In recent times, a new kind of leader is emerging and making headlines. One who is selfless, helpful and puts the concern of others before themselves. The characteristics that are valued in a leader are changing, and it seems that women are better able to embody those traits than men.

 

According to the Huffington Post, “The Ketchum Leadership Communication Monitor, a survey of over 6,000 respondents across 13 countries examined the link between effective leadership and effective communication. They looked at a range of leadership characteristics and found that women scored highest on the traits that people value most.”

 

They are careful to say, though, that this does not suggest only women can be good leaders. Men can exhibit the characteristics that people value in a leader as well. However, the classic “macho leader” — that of a “infallible, omnipotent, know-it-all leader” — is outshined by that of a servant leader, or someone who is more concerned with others.

 

The survey goes on to say that “[f]emale leaders offer transparency, collaboration, genuine dialogue, clear values and the alignment of words and deeds, which are cherished by employees and stakeholders,” according to the Huffington Post. It also indicated that, “leadership communication influences the bottom line with 74 percent who believe it’s very important to great leadership. Yet only 29 percent feel leaders communicate effectively, with a 45-point gap between expectation and delivery.”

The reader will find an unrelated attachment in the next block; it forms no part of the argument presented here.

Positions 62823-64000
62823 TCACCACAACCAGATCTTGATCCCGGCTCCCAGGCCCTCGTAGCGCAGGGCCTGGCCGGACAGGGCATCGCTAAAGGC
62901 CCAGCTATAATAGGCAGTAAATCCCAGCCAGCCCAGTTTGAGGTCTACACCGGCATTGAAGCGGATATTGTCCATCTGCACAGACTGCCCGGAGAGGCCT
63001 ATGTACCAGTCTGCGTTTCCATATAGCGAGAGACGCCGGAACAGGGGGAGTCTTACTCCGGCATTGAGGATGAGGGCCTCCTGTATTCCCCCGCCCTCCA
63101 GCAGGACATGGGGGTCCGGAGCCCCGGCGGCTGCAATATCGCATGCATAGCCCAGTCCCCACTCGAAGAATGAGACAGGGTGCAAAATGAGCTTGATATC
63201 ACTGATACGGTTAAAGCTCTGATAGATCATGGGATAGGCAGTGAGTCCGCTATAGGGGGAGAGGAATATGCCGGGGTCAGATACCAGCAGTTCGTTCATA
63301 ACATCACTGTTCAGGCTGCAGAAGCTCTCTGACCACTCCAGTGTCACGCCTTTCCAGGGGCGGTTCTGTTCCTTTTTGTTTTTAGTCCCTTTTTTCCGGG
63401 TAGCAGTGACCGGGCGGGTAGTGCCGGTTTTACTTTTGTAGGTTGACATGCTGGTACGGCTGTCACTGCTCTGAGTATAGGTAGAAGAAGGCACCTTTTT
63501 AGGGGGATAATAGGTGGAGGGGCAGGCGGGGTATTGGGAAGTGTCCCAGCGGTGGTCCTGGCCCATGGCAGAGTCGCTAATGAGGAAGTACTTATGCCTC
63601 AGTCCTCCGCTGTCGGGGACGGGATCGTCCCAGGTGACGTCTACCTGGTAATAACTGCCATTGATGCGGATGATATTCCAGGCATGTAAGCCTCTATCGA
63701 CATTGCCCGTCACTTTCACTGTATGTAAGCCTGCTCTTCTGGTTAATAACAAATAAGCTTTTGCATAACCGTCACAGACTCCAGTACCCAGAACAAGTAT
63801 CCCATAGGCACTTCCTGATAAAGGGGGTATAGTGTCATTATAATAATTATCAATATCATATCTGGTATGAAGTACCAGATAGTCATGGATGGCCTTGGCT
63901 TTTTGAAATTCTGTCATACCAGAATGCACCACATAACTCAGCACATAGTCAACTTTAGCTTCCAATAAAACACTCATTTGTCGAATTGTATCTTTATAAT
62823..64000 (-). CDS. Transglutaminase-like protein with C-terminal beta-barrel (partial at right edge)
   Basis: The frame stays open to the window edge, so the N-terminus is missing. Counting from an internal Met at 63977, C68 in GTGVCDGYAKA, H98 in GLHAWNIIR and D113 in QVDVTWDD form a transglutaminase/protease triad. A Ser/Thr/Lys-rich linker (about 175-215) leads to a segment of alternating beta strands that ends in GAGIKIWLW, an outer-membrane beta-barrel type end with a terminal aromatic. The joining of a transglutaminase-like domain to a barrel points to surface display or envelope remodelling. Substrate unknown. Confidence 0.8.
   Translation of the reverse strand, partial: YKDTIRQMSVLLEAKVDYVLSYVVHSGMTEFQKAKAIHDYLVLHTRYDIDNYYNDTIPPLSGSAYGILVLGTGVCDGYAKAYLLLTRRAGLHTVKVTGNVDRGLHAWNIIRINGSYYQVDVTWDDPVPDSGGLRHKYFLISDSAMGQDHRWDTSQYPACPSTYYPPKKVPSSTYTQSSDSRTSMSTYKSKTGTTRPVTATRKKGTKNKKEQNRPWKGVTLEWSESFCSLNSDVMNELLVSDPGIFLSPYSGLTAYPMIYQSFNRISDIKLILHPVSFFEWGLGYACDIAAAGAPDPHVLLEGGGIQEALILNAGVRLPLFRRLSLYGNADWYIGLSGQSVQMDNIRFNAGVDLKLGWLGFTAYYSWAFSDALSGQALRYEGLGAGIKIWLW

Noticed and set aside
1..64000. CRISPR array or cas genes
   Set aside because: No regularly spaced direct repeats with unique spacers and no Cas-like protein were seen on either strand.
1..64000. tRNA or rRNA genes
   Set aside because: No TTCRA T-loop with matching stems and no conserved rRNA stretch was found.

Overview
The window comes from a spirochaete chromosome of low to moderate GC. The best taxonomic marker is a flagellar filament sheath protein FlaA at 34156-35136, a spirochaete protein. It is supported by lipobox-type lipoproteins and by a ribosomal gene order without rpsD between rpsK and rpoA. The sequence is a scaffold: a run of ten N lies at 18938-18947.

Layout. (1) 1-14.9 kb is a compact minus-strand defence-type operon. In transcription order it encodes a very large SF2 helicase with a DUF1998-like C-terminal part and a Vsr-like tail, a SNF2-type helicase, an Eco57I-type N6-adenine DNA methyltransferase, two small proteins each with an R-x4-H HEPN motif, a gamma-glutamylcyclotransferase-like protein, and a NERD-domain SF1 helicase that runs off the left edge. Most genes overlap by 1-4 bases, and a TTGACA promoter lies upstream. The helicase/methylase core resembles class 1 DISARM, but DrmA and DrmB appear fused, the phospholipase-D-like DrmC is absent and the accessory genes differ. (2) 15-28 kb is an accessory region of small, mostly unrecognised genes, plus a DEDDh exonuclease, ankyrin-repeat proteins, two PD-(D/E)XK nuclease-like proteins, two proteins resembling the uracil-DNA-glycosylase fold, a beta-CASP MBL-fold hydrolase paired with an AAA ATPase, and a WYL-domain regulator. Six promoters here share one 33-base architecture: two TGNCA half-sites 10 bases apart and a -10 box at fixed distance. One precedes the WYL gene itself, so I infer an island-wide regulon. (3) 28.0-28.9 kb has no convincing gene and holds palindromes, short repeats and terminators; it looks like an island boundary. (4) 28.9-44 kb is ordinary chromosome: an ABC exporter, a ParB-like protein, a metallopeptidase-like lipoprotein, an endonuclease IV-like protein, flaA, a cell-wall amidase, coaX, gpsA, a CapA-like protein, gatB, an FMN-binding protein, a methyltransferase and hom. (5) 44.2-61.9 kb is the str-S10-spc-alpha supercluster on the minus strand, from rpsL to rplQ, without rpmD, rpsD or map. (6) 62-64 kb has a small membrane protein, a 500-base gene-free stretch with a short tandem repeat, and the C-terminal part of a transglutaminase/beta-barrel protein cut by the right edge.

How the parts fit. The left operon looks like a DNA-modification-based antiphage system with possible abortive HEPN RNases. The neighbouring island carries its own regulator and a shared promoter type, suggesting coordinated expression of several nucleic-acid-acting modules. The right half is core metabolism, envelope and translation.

Whether you are male or female, there are six characteristics that are invaluable in being a leader: coachability, communication, empathy, vision, and being persuasive as well as a team builder. The most important, however, is communication. While keeping your skills sharp, and keeping your emotional intelligence high are also essential to leadership, you can hardly achieve any of these characteristics without developing your communication skills.

 

We live in exciting times, where more and more people are able to take charge and become leaders. As we expand our knowledge of what works in the workplace, there are more opportunities for each of us to grow as employees and professionals.

 

What do you think of this survey? What experiences have you had with male and female leaders? What were things you found that were the same or different? What was your favorite boss like? Let me know in the comment section below or tweet me @kateeb790!